The Wisdom of Pinhead: Part Three
“Gonna find out who’s naughty and nice.”*
Last year for Christmas, I blogged about my favourite part of Hellraiser V: Inferno. I talked about how Pinhead’s dark, scary message was really a cautionary Christmas tale – avoid superficiality and selfishness and embrace what really matters, or, you know, pay horribly forever. I realized afterward that Pinhead has always had some very Christmas-y things to say … when seen in the right light. So this year, I will be presenting a Pinhead-Christmas-personal empowerment-happy-joy-countdown. At the end of it, I hope readers – Christian and non-Christian alike – are more disposed to find the love and joy the Christmas holiday represents.
And maybe they’ll want to watch the movies too.
“There is no good, Monroe. There is no evil. There is only flesh.”
As individuals and as a society, we make a host of rules and criteria with which we judge … everything. Sometimes, the rules are no-brainers: we dislike murder, physical assault, theft. But all too often the rules simply exist to make ourselves “good” and others “bad”, to justify our decisions, to buffer ourselves from change, or to try in some way to make life a series of guarantees.
But in fact the world has only one guarantee: if you are alive, then one day you will die, and chances are that you will not know when. And the world has only one rule: eat or be eaten. Only humans have placed emotional and ethical criteria on being part of the food chain … and on most of the other aspects of our lives.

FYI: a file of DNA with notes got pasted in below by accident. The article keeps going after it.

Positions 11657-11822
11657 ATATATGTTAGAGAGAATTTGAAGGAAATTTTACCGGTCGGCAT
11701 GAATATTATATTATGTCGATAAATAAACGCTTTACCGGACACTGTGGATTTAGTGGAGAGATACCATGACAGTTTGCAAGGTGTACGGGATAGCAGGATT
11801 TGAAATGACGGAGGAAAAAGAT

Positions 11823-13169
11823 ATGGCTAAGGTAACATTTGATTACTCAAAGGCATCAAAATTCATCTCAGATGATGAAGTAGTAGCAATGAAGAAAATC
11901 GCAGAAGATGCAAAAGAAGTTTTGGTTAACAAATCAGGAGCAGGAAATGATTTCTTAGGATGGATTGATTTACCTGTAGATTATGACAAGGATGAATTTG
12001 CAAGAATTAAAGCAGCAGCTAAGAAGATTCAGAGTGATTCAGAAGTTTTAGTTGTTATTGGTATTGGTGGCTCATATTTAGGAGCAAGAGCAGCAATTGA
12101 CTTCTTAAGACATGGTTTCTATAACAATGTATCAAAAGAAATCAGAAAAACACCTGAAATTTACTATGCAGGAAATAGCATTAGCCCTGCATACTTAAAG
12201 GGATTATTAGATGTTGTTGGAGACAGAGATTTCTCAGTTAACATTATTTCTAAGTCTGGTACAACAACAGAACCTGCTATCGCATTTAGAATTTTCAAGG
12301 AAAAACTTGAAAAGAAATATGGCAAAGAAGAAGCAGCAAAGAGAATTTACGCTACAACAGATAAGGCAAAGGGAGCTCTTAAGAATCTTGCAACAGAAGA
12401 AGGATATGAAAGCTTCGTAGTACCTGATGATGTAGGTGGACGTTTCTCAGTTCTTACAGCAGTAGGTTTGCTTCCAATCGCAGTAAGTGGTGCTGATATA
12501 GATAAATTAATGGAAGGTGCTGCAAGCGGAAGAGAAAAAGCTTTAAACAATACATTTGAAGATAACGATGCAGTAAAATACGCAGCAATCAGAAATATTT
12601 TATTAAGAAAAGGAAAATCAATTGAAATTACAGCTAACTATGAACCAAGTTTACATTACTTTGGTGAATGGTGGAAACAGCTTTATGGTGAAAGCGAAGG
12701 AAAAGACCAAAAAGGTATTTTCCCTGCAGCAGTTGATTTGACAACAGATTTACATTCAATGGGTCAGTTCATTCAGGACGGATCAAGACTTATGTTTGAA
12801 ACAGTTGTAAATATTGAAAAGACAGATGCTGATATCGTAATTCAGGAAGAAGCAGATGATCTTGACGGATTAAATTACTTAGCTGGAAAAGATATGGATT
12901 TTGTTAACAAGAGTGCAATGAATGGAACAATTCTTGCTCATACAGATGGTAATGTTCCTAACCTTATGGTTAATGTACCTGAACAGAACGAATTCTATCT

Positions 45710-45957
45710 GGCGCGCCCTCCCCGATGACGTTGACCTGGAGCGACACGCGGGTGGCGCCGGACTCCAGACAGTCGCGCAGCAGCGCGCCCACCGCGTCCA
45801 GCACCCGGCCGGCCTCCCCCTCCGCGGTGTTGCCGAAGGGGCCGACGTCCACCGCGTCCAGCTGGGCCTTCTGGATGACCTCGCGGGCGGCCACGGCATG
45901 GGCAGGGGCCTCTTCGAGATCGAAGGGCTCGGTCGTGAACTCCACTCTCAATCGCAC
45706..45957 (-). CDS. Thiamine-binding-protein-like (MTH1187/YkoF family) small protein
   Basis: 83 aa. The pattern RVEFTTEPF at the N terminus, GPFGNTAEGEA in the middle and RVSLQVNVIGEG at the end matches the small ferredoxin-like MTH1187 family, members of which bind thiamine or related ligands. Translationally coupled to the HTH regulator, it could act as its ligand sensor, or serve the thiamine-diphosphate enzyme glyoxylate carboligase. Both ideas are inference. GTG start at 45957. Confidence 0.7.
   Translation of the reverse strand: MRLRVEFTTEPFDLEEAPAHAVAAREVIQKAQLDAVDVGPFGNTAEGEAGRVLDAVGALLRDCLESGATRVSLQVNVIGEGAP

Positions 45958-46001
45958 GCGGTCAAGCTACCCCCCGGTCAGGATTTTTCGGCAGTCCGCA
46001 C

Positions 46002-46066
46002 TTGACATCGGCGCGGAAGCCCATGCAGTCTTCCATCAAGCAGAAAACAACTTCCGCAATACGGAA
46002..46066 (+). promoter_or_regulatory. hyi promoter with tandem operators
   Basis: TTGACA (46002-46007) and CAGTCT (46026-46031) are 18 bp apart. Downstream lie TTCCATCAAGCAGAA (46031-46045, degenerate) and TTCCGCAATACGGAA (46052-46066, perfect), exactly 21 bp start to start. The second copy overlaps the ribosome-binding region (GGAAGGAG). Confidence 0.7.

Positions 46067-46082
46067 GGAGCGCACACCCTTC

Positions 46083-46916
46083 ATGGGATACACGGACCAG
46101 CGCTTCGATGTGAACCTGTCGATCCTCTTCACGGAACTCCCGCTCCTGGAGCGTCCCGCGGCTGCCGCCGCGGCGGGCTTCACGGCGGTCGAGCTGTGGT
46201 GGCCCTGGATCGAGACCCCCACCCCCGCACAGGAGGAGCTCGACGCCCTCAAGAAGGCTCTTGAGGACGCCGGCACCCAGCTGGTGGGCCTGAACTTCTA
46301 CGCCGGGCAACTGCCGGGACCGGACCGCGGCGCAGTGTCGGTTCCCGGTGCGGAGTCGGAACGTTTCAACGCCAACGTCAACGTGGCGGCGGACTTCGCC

We lose our ability to evaluate or handle our elected governments because we begin to assume that “law” is inherently good … because many laws seem good, and we don’t want to take the time and responsibility to assess each law on its own. We assume we are “right” and “good” when law is on our side, because we want to feel “right” and “good” … but when the law changes, suddenly the good are bad and the bad are good. New laws make former followers into the bad guy; other people’s laws that differ from mine are obviously “evil”, “misguided”, “wrong”.
Do I mean that we should all be lawless, or that there is no right or wrong? Hardly – and Pinhead would agree with me, I think, since the laws of Hell are rather … totalitarian, and he is in charge of enforcing them. No, I simply mean that we should be more detached from the rules and criteria we create. We should create the laws to reflect what we feel is good and bad, rather than to feel that “good” and “bad” are some concrete, separate things about which we can do nothing. We should look dispassionately at ourselves and ask which of our rules and judgments are based on love-versus-harm and which are based on justification, fear, wanting to appear good, and expecting stress-free joy 24/7.
And I believe we should ultimately decide to focus on love-versus-harm, to accept others as long as they hurt no one else, to celebrate our differences rather than fearing them or penalizing them, to be willing to change for the better – not just today but every day, so that we are constantly evolving rather than falling apart and rebuilding. We make the rules on this planet; we should all be a little more aware of that, I think … and a little more willing to do the work.
* “Santa Claus is comin’ to town” by Coots and Gillespie